Expectations and Experience: A Conversation with Quincy Jones  

I grew up passing this photo in my Aunt Susan’s hallway. 

 pictured left to right: Quincy Jones, Joseph Gershenson, Ross Hunter

pictured left to right: Quincy Jones, Joseph Gershenson, Ross Hunter

It was next to images of my Great Grandfather, Joseph Gershenson, conducting orchestras and working with other musicians. This image was in the company of other glimpses behind the scenes of Universal Pictures, where my Great Grandpa was Music Supervisor from 1940-69. 

“Dad gave Quincy Jones his first big break,” Grandma Lilly would say.   

I first read my Great Grandfather’s oral history while gathering research for a dance history paper on vaudeville in college. About half way through the black binder I read, “I saw a picture called The Pawnbroker, which he [Quincy Jones] had done in New York, and I liked it. And that was the whole basis of my picking Quincy for Mirage.” Sitting in the library at Bard College I thought, oh ok, there’s that story. I still did not fully understand the lineage that Mr. Jones came from and the circumference of his influence on todays music industry. 

I continued researching Gershenson’s life and work. In 2015 I choreographed a dance using twelve different 1950’s film scores he supervised. As the research continued, I found myself circling back to the early 1930s when technology for Talkies developed and Vaudeville performers and music supervisors were out of work. In 1933 Gershenson and his best friend Milton Schwarzwald founded Mentone Productions and  produced seventy-eight shorts. The ten minute shorts showcased acrobats, contortionists, opera singers, dancers and musicians. 

Schwarzwald and Gershenson were excited to take advantage of the up and coming distribution technology of the moving audio picture. These top notch Vaudeville acts were screened as previews, at cinema intermissions and broadcast on the radio. Although Grandma Lilly insisted that all the shorts were “gone,” I found twelve of them thanks to youtube user rpf16mm who posted two days before my third crack at the search. I recently found a clip of one of these shorts on a Carnival Cinema, an Australian online circus magazine with 549K views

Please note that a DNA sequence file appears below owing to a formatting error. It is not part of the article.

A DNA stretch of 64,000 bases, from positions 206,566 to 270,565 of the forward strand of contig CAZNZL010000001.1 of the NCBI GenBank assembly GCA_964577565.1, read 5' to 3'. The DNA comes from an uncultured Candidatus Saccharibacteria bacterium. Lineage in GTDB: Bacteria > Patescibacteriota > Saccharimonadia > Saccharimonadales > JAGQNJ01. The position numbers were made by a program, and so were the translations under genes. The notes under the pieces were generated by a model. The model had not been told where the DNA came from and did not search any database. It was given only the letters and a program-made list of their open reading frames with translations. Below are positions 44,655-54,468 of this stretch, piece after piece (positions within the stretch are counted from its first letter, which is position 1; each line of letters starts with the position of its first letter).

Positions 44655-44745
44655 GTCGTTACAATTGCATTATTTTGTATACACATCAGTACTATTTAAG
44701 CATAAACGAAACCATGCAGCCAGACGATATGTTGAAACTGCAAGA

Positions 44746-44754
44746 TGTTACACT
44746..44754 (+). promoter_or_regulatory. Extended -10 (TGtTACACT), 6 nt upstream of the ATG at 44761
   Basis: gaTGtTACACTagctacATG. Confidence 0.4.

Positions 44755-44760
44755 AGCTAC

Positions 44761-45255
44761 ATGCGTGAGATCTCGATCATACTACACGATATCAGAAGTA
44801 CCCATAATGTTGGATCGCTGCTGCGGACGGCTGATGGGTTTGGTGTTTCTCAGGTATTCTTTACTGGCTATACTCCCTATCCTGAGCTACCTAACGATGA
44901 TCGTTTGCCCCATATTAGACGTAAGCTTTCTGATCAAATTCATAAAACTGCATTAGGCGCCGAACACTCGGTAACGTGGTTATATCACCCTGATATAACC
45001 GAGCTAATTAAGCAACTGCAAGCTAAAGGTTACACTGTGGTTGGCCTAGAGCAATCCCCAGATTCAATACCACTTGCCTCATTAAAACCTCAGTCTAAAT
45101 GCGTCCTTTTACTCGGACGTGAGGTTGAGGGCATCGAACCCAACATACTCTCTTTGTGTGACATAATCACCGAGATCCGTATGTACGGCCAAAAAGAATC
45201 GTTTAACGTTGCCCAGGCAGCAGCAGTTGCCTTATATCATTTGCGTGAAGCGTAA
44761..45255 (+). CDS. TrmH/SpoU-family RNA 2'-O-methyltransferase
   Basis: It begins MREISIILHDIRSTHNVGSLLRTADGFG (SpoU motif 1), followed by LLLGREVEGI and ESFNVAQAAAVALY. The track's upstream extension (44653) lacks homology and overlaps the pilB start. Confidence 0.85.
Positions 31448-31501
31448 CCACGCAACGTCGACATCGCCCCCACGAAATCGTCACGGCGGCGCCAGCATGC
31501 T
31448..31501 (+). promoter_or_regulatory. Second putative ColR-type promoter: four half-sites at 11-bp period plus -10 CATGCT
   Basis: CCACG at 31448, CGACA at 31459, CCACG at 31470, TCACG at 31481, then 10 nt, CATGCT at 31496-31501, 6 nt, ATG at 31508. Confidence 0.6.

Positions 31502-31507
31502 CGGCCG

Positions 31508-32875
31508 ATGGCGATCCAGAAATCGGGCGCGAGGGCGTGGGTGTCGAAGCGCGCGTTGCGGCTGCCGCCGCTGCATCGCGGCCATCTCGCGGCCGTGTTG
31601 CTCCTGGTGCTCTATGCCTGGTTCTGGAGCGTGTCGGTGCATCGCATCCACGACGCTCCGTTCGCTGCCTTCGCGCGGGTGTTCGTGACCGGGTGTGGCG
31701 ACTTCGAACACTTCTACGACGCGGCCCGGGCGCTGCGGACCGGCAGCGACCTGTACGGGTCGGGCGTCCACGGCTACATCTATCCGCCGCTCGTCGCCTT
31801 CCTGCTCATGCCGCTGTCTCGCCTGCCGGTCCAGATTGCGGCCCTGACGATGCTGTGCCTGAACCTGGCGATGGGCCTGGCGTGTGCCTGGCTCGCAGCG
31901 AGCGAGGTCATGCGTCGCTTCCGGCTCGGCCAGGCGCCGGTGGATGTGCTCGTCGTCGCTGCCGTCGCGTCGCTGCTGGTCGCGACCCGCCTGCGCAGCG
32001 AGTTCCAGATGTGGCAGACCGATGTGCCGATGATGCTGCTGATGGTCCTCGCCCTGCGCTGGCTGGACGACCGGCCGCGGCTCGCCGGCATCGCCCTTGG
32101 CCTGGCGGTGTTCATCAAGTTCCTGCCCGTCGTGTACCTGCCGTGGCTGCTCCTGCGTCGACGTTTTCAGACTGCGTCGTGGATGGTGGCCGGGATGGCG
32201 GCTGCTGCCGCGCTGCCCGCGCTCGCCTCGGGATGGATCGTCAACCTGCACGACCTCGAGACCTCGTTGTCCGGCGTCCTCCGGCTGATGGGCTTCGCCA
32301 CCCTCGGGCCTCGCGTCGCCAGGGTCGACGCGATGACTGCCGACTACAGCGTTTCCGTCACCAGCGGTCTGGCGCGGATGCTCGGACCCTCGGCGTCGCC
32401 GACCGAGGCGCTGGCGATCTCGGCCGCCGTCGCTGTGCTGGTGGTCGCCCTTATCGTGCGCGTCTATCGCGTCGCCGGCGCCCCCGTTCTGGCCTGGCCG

In 2016 I took audio from these shorts and choreographed another dance piece. As the momentum of these works continued, the research on my Great Grandfather began to feel more like a collaboration with him. I began to seek out conversations with artists who worked with him. I wanted to know more about what he was like as a person and as an artist. I reached out to Carol Kaye, a bass guitarist who was a studio musician at Universal among other places. We had a fast paced hour-long conversation on the phone in which I was schooled on Click Tracks and got a taste of the life of studio musicians in the 1950s-60s. 

I spent a few years considering the idea of contacting Quincy Jones but felt hesitant and shy. 

In November 2017 I passed through my Aunt’s hallway with a friend who is a jazz musician. He said, “Whoa, is that Quincy Jones?” Sharing the story this time sparked an urgency in me. Finally in a brooding winter mood I wrote a letter to Mr. Jones asking if he would be willing to talk with me. I called my Grandma to see if she had an idea of where to send it. Through a friend she was able to report back that Mr. Jones said something like, “I’d be happy to talk with her. I owe so much to Joe.” 

An assistant asked me to send my resumé and about a month later someone from Quincy Jones Productions called me to set up a meeting. I started reading his autobiography immediately. 

Before the meeting I asked if I could record the conversation. The assistant said no. The following is based on my memory and notes taken during our meeting. I’ve included my expectations in contrast to my experience of our visit that spanned from 5:00 - 8:45 pm in June 2018:

 

Expectation

Hand shake, briefcase. 

Experience

A hug and kiss on the cheek. 

QJ: Helen Wick! 

HW: Wicks actually, yeah I’m Helen Wicks, it’s an honor to meet you.

QJ: Joe’s granddaughter, eh? 

HW: Great-Granddaughter. Yeah, I never met him. 

QJ: What are your roots, Eastern European? Jewish? 

HW: Yeah! You nailed it! (my paternal English heritage was taking a break offstage at the moment) 

QJ: [Takes a step back to really look at me] And how old are you? 

HW: I’ll be twenty-six next week. Gemini! 

QJ: Oh! I’m Pisces, I studied astrology for tewnty years. I had the best teacher...  And onwards we talked as we went inside off the Bel Air patio.

Expectation:

A wooden table between us, face to face.

Experience